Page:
At one point, you thought you cracked the code about your eczema. It’s those darn winter winds drying out your skin! But then, one summer day after stepping out of a chlorine pool, you start to notice that familiar redness around your fingers.
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So, what gives? Does your eczema hate cold weather or hot weather? It turns out, both can be triggers for eczema.
Eczema, the most common type of atopic dermatitis, causes patches of extremely dry, itchy and inflamed skin on an affected area. Sometimes, it can appear scaly or crusty. But whatever form it takes, the itchy rashes can cause anywhere from general discomfort to keeping you up all night scratching.
And eczema can be tricky to prevent because it affects everyone differently. For most people, eczema flares come and go. Depending on your triggers or how your eczema fluctuates over time, either the winter or summer — or both — can cause your eczema to go haywire.
“There’s not one answer that works for every person,” says dermatologist John Anthony, MD.
But there’s a way to cope with seasonal eczema — no matter what kind you have. Dr. Anthony breaks down how different types of seasonal eczema can manifest — and how to find relief.
You can have flare-ups at different parts of the year. It all depends on where you live and the common temperatures in your area. But you’re most likely to have the most grief with your eczema during extreme weather conditions, that is, during the extreme cold or hot seasons.
But this doesn’t mean you can’t experience flare-ups in other seasons. Keep reading to learn how the fall and spring seasons can trigger your eczema as well.
No matter what season triggers you, the first thing you should figure out is just that — your personal eczema triggers. Maybe it’s the cold winter wind that causes your skin to dry out. Or maybe it’s the sweat dripping from your skin during the summer that causes your flare-ups. In some cases, it can be both. That’s why it’s good to identify ALL of your triggers — whether they’re weather-related or not.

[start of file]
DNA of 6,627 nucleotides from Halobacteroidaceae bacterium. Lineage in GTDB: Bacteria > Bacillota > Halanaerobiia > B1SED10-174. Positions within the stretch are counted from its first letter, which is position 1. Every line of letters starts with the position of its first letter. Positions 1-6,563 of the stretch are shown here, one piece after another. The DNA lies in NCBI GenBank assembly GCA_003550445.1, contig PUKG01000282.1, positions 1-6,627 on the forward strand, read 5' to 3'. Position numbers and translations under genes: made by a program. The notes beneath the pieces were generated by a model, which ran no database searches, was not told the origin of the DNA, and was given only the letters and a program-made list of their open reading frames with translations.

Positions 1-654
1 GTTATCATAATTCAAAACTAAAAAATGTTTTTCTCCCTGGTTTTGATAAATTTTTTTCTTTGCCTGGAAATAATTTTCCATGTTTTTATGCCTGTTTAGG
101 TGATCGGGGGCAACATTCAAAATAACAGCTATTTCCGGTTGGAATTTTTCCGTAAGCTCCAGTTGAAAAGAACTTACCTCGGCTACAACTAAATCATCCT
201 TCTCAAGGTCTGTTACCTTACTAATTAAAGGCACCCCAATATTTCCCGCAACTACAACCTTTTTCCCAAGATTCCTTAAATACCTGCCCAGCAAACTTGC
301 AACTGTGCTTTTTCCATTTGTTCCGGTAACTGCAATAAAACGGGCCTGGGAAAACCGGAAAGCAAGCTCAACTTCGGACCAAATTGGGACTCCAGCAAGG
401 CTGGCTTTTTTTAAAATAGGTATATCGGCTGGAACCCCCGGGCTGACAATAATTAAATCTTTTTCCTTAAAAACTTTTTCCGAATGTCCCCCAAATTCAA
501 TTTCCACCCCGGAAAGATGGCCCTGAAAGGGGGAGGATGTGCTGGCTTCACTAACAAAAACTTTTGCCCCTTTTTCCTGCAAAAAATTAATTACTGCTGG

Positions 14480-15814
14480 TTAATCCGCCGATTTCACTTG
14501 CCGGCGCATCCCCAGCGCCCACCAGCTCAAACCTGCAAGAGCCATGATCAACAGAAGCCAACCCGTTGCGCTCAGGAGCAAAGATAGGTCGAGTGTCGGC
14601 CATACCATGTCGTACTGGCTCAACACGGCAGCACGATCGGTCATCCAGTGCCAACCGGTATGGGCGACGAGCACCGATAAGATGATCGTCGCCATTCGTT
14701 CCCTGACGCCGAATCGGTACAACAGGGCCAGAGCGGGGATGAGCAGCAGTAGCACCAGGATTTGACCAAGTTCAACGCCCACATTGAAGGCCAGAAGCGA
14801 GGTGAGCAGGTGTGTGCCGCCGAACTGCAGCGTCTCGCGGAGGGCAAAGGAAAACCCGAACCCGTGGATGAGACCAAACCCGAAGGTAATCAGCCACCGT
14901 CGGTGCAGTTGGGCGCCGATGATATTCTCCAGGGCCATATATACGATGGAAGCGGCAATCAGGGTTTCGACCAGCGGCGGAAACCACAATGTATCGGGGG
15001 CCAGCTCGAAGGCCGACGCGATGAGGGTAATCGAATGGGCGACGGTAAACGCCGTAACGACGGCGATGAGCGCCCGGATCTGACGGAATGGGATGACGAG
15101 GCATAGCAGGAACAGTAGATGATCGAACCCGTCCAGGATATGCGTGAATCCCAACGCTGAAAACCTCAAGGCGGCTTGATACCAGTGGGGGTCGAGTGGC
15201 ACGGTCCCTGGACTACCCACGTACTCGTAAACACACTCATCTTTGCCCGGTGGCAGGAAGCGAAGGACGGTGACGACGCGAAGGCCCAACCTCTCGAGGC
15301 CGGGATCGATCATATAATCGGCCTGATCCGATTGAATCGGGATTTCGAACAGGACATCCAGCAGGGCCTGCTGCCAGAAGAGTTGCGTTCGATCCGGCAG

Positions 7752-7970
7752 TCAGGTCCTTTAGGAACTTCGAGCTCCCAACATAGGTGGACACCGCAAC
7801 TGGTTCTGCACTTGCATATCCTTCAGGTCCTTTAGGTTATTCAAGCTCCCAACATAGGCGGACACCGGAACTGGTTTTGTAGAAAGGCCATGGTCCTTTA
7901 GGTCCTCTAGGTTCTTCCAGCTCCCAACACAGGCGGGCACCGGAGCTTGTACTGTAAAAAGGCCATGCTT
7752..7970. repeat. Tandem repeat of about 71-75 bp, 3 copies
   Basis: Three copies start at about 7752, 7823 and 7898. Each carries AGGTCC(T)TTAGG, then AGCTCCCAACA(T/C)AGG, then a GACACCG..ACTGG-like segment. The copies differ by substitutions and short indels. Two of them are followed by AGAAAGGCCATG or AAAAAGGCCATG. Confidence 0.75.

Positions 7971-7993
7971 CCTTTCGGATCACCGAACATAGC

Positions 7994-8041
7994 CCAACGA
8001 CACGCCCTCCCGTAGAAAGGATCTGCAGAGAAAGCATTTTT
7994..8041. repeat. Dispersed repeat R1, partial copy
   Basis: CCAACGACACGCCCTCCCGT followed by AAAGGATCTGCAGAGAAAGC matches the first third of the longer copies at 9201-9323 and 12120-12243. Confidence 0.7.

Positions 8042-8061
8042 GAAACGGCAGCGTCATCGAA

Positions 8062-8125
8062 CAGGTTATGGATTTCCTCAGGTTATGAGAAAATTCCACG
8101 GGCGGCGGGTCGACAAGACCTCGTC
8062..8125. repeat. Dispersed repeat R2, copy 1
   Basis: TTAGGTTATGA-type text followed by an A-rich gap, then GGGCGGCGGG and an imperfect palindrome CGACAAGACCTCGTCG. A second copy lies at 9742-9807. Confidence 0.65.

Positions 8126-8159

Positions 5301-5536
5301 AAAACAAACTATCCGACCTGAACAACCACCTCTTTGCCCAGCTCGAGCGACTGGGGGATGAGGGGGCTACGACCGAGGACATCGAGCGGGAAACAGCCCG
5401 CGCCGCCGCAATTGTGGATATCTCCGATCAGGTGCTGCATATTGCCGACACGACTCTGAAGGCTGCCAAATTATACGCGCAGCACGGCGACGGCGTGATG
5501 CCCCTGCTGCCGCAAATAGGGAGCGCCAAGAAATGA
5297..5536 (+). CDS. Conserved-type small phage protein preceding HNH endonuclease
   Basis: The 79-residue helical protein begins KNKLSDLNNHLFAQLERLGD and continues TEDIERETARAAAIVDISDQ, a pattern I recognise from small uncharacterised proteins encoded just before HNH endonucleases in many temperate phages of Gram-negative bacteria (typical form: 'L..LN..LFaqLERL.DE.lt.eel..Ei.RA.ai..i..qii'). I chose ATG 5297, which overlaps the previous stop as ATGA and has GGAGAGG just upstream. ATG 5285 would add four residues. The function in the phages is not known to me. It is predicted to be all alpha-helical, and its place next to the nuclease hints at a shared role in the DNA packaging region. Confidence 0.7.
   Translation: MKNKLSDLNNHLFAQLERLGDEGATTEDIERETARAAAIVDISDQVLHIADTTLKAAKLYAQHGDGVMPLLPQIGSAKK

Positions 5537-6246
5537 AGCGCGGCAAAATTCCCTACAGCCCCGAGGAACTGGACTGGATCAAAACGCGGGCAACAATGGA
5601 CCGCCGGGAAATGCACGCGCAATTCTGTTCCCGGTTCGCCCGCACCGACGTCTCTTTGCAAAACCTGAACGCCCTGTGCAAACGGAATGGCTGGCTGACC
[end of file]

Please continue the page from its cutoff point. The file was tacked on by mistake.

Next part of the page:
It’s always best to avoid triggers that worsen your eczema, such as certain skin care products, perfumes or detergents. In general, it’s best to stick to fragrance-free and hypoallergenic options.
Additionally, follow these tips to protect yourself against seasonal-specific flare-ups:
Ah, winter. ‘Tis the season for cozy sweaters, crackling fires, mugs of hot cocoa — and eczema flare-ups. Sigh.
Several factors team up to make them more common in the cooler months, points out Dr. Anthony. “Cold air, wind and a decrease in humidity can all dry out skin,” he says. “That loss of moisture can cause eczema to flare.”
But winter doesn’t have to equal itchy skin misery. If you or your child has eczema, take steps this winter to keep flare-ups at bay.
Indoor heating systems can reduce the humidity in your home, contributing to dry skin.
“When temperatures plunge, the relative humidity goes down,” Dr. Anthony says. “Using a humidifier in the house can help put moisture back into the air.” This is especially helpful in your bedroom while you sleep.
“Many people find their eczema isn’t so bad in summer. But when fall and winter arrive, you really have to double down on their moisturizing efforts,” Dr. Anthony notes.
If this sounds like you, Dr. Anthony recommends applying a thick moisturizer right after you get out of the shower or bath to lock in moisture when your skin is still damp.
“Petroleum jelly or heavier creams tend to work better than lighter lotions or gels,” he says.
When the temperature dips outside, a steamy shower can feel like a treat. But it might make things worse. “Hot water can take protective oils out of the skin and cause inflammation,” Dr. Anthony explains. “It’s better to bathe in water that’s comfortably warm, but not hot.”
Winter eczema on the hands is a common problem. In winter, eczema often crops up on the hands and face, as they’re frequently exposed to cold, dry air. Cover up with gloves and scarves when you’re out in chilly, windy weather.
Exposure to cold air can cause a flare-up, but dressing too warmly isn’t the answer either. Bundling up in overly warm clothes can make you sweat. And damp, sweaty clothes sitting on your skin can also irritate eczema.